Conversations: African and African American Artworks in Dialogue celebrates the fiftieth anniversary of the Smithsonian National Museum of African Art. The exhibition brings together major works of art from two world-class collections—the National Museum of African Art and the collection of Camille O. and William H. Cosby Jr. It acknowledges the visionary leadership of Warren M. Robbins, a retired Foreign Service officer who founded the private Museum of African Art on Capitol Hill, in Washington, D.C., in 1964.
The museum opened during the challenging times of the civil rights movement and centered its efforts on education in, and dialogue about, the arts. This strategy, Robbins felt, would address the appalling state of race relations that persisted in the United States at that time. Located in a townhouse on A Street NE that had been the home of Frederick Douglass, the noted African American writer, statesman, and abolitionist, the museum was a place where works of both African and African American art were collected and displayed. In 1979, when the museum became part of the Smithsonian Institution, its collecting mission was redefined to focus exclusively on the arts of Africa, resulting in the transfer of many of its African American artworks to the Smithsonian American Art Museum, where they remain today.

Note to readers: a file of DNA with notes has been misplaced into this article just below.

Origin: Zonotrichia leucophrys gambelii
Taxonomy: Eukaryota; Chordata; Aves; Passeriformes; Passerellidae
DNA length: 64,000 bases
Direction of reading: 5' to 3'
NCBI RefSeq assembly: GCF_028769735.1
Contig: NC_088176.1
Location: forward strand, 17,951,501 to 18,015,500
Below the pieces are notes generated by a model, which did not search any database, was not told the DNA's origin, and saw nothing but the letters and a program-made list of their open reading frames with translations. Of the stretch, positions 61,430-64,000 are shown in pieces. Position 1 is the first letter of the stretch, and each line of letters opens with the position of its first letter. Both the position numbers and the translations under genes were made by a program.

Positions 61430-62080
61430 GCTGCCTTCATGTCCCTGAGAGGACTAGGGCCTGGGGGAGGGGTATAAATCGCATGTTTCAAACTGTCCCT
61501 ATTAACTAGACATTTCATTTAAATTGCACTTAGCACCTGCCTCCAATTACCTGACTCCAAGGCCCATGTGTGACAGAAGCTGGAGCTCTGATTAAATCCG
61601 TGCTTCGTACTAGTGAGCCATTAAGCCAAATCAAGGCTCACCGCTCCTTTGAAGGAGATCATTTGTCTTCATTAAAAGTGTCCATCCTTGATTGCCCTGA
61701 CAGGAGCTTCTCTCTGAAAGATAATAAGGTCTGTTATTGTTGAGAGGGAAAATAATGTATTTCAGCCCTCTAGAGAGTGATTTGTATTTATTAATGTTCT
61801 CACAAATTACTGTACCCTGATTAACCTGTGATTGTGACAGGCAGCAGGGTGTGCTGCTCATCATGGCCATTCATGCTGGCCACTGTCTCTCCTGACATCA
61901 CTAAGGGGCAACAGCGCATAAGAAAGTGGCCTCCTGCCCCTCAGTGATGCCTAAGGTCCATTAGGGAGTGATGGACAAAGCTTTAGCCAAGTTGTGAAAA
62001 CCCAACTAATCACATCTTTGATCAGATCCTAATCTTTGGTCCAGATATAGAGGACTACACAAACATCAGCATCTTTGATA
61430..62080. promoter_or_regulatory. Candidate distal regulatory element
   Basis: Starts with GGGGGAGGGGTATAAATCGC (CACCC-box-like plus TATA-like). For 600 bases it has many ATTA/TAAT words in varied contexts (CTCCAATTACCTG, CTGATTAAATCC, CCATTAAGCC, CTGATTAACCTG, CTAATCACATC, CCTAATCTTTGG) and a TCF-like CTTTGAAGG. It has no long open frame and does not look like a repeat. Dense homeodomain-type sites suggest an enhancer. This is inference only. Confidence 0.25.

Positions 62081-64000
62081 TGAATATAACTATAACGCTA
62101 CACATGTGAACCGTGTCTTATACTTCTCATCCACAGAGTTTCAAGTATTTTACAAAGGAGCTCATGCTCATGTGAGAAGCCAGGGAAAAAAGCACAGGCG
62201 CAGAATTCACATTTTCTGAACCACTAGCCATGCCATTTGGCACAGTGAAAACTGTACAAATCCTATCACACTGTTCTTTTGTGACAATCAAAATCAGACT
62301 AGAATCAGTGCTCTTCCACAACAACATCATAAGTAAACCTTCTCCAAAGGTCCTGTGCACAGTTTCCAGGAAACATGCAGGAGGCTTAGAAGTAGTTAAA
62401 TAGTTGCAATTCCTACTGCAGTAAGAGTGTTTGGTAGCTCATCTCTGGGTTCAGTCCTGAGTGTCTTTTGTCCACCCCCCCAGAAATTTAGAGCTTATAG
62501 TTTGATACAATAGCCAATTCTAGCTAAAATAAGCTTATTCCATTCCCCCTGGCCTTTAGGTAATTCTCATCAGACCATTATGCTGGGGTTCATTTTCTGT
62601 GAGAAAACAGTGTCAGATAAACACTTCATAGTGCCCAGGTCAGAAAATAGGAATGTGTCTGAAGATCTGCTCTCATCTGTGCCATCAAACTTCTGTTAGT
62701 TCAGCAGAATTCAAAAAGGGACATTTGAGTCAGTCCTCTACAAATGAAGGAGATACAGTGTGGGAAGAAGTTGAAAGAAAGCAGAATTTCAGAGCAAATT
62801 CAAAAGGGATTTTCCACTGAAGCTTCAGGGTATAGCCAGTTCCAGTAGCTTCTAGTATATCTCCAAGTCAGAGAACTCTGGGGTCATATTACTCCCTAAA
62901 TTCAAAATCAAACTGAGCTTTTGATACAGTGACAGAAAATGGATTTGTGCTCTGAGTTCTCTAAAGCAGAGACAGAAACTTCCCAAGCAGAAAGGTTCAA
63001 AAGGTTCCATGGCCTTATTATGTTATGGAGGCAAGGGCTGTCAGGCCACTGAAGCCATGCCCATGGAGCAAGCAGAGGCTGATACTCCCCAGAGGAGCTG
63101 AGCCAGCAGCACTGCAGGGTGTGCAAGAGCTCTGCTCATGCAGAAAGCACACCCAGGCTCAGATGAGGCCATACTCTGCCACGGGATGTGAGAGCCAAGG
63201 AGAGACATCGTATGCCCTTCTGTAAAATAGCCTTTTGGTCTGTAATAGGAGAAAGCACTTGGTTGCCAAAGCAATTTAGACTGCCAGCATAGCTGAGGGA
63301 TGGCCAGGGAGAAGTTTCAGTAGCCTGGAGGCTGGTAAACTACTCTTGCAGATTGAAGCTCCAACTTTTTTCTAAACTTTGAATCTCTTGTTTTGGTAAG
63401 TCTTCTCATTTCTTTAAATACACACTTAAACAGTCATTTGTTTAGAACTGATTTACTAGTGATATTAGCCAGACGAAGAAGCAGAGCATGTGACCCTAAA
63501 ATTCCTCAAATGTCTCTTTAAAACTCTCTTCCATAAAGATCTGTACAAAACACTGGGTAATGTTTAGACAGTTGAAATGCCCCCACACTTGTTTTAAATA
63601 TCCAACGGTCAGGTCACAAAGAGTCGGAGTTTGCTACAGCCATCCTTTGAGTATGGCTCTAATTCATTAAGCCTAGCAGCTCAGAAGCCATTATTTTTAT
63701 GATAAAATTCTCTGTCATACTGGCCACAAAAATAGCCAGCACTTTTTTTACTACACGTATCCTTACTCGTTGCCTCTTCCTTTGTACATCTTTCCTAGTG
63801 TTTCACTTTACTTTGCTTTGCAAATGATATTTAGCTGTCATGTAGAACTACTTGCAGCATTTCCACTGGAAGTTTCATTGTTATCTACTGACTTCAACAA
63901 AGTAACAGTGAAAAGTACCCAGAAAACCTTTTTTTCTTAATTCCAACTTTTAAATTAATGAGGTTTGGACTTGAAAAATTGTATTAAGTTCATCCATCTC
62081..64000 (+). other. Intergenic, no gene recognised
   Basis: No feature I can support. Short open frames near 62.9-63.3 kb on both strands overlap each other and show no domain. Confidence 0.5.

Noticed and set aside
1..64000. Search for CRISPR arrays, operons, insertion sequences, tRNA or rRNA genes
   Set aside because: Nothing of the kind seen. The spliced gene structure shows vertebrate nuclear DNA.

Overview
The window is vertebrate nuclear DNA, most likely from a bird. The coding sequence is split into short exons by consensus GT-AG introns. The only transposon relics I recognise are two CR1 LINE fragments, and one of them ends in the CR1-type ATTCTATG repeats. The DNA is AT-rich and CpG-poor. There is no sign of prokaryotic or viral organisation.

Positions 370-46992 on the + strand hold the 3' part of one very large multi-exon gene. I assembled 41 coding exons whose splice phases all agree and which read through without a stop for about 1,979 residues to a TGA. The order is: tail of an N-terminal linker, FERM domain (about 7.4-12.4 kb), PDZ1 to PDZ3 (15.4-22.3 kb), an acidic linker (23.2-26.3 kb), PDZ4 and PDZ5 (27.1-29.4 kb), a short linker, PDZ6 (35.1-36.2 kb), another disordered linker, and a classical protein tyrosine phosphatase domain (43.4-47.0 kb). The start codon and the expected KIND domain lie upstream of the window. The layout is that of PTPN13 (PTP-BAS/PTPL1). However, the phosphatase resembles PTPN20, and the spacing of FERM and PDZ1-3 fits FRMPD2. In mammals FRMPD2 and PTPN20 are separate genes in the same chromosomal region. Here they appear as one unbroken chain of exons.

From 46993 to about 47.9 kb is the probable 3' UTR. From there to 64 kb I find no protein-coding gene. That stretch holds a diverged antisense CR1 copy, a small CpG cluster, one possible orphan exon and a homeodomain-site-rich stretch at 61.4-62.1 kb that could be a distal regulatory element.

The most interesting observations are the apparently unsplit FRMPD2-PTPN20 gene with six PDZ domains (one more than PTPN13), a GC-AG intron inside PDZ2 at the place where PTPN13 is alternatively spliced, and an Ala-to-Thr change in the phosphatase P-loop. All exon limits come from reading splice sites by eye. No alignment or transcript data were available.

Since the opening of the Smithsonian National Museum of African Art on the National Mall in 1987, the museum has expanded its collection of outstanding works of African art, but it has also continued, through exhibitions and programs, to emphasize connections between Africa and the African diaspora. Thus Conversations looks both to the museum’s past and to its future in demonstrating the relevance of Africa and Africa’s arts to succeeding generations the world over.